Time To Toss: Yummy Yu Sheng To Usher In The Lunar New Year Of The Rabbit
With Lunar New Year comin’ in hot on the heels of Christmas, it’s safe to say that we could all do with a salad. Now, what is yu sheng? A salad, of course. And it’s everywhere. So to help you narrow down the options, here are several that sound interesting to us.
Duo Fish Salmon and Tuna Prosperity Yu Sheng
If there ever was a season of excess, it’s Chinese New Year. So when you can’t decide what sashimi you want on your yu sheng, why not have two? This Duo Fish Salmon and Prosperity Yu Sheng (from $68) from Park Royal Collection Pickering’s Lime Restaurant gives you just that: slivers of both types of fish with all the usual accompaniments. That the veggies are arranged to form a cute bunny in the centre is a pretty bonus.
Kinki’s Ultimate Yu Sheng
Now if you want three types of sashimi in your yu sheng, mod-Japanese restaurant Kinki has the ticket. In its Ultimate Yu Sheng ($88), you get raw salmon, tuna and swordfish, along with happy pops of ikura and tobiko. Dried wakame, deep-fried crabsticks, Japanese fish floss and truffle oil make it an extra fun eat. Of course there are there also veggies like carrots, cucumber and daikon that get tossed in a classic goma or sesame dressing.
Yu Sheng with French Flair
What does a Michelin-star French restaurant bring to the yu sheng table? In Restaurant JAG’s case, vegetables from France and Japan, and some creative touches. The JAG Yu Sheng ($128) features orange and black carrots, red and yellow beetroots, and green and red radishes. Some are served raw, others cured and yet others pickled. Now add to that cured Scottish salmon, smoked Hokkaido scallops, and marinated Japanese shrimps to make for abundant seafood. Then top with watercress crackers, sesame, peanuts, and gold leaf for good measure. Add $60 for a dollop of caviar.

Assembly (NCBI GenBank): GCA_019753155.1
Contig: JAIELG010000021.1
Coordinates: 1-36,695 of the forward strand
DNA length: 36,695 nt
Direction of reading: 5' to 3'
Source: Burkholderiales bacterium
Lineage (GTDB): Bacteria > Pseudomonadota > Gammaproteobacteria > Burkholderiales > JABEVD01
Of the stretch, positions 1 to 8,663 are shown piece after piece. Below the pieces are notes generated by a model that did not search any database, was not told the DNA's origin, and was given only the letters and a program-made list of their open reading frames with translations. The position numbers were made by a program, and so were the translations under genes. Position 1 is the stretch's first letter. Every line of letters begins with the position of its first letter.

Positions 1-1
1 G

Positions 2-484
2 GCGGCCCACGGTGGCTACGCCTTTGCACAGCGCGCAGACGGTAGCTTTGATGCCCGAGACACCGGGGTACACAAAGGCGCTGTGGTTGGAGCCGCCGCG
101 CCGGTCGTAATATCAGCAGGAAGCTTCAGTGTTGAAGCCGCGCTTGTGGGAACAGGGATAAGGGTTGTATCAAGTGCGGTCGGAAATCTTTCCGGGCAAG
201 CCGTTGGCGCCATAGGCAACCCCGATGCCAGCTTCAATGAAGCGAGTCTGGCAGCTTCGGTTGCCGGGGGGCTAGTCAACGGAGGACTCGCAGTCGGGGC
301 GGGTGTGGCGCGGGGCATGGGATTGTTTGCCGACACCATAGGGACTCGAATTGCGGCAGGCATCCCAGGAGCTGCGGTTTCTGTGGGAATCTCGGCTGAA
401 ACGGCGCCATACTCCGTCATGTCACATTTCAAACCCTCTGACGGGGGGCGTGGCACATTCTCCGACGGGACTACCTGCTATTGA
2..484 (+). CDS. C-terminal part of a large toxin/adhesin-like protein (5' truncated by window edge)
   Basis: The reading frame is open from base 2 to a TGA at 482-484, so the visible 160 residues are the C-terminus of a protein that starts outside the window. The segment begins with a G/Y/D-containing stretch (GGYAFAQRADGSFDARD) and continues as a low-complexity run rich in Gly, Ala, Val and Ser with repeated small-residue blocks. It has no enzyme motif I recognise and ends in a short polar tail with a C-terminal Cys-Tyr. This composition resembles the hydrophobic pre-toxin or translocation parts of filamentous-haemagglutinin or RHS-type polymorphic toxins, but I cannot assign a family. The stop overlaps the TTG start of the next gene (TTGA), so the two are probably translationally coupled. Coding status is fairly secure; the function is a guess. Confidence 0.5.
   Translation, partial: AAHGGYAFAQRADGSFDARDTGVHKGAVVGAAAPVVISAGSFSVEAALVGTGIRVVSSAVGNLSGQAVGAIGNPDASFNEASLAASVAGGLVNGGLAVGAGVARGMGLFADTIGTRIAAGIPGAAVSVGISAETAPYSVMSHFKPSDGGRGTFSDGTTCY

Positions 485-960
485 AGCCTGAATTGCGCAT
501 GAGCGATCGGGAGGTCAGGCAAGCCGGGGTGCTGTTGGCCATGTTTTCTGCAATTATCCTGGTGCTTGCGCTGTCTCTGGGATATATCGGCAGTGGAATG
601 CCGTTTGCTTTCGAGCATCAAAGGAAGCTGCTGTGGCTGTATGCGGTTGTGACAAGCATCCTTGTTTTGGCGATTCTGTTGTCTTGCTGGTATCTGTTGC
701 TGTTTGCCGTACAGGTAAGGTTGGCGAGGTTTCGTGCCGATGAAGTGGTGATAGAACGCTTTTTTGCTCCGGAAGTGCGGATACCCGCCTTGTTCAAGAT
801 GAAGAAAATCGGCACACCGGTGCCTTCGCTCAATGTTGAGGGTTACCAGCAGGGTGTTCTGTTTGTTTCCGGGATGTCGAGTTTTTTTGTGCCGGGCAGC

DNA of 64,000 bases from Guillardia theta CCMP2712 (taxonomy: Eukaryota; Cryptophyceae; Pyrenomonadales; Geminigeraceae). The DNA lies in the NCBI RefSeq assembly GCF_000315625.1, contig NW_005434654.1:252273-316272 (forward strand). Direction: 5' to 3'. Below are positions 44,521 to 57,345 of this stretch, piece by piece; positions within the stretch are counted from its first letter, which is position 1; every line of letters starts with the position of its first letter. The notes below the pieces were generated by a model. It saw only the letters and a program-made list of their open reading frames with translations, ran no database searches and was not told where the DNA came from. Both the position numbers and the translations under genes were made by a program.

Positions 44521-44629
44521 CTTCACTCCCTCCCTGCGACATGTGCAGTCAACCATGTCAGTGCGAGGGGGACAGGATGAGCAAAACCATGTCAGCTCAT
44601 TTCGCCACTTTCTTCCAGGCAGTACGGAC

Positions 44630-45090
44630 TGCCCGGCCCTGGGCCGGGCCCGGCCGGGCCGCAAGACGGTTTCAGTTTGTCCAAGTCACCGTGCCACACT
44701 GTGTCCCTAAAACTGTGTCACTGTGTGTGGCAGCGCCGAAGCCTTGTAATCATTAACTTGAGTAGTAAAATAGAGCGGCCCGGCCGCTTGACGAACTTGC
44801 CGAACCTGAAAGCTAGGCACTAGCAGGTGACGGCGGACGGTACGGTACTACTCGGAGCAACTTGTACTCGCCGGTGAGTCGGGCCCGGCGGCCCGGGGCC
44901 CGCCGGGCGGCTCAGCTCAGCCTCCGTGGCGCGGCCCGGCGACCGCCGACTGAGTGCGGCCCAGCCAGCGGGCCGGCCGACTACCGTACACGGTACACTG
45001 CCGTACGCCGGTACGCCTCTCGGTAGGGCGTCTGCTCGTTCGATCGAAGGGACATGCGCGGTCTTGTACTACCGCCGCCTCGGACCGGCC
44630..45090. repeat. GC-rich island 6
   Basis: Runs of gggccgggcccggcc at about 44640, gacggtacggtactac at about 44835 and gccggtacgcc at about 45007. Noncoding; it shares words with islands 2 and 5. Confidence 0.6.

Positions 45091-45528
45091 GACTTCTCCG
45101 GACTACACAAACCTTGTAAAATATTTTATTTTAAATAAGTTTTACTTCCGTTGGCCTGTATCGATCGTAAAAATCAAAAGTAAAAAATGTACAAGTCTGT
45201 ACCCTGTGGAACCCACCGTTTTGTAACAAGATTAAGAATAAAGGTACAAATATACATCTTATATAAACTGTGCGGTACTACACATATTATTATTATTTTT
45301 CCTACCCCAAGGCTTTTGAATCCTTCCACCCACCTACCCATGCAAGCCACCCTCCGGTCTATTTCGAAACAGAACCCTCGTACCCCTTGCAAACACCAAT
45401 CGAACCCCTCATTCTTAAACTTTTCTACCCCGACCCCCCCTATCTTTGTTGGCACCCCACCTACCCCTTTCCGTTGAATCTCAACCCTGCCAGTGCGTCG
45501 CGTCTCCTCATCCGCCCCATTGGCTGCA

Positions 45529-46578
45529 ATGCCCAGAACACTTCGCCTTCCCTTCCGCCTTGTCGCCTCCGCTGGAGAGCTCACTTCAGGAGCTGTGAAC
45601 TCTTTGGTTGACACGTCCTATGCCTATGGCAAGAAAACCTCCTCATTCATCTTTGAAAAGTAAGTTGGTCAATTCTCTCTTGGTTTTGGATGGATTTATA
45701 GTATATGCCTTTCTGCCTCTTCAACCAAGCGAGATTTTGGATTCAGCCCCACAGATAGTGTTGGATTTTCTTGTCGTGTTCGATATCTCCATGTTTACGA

Australian Lobster and Black Caviar Yu Sheng
Every year, restaurants find ways to make yu sheng ever more extravagant. Case in point: this Australian Lobster and Black Caviar Yu Sheng (from $280) from the Michelin-starred Summer Pavilion, available only when you dine in the restaurant.
If you are planning to enjoy your yu sheng at home, there’s a Boston Lobster, Sea Whelk and Smoked Salmon Yusheng ($198) from Colony Bakery situated just outside.
Abundance Platter (Get Ready, It’s Not Fish)
When you’ve had one yu sheng too many and want a something different in your salad, Meadesmoore’s Abundance Platter (from $78) is an interesting option to consider. In place of raw fish are slivers of charcoal-grilled Eight Blossom wagyu tri-tip MS6/7 (in case you didn’t know, Eight Blossom is the brand of beef rather than an auspicious-sounding name made up just for the festive season).
The rest of this concoction remains true to the yu sheng tradition. Expect coral orbs of ikura to ensure ‘yu’ throughout your year, Japanese rice puffs to symbolise gold, and an ume and caramelised shallot dressing for sweetness. If you’re in the it’s-not-yu-sheng-until-there’s-yu camp, then Meadesmoore also has an apple-cured Hamachi version.
Kingfish and Sake-braised Black Abalone Yu Sheng
Bedrock Bar & Grill may be synonymous with great steaks, but evidently, they are traditionalists when it comes to Chinese New Year too. On the menu till 5 February is a Kingfish Sashimi and Sake-braised Black Abalone Yu Sheng ($88). The paper-thin slices of abalone are braised low and slow in sake for six hours, before they are added to the dish. Yum!
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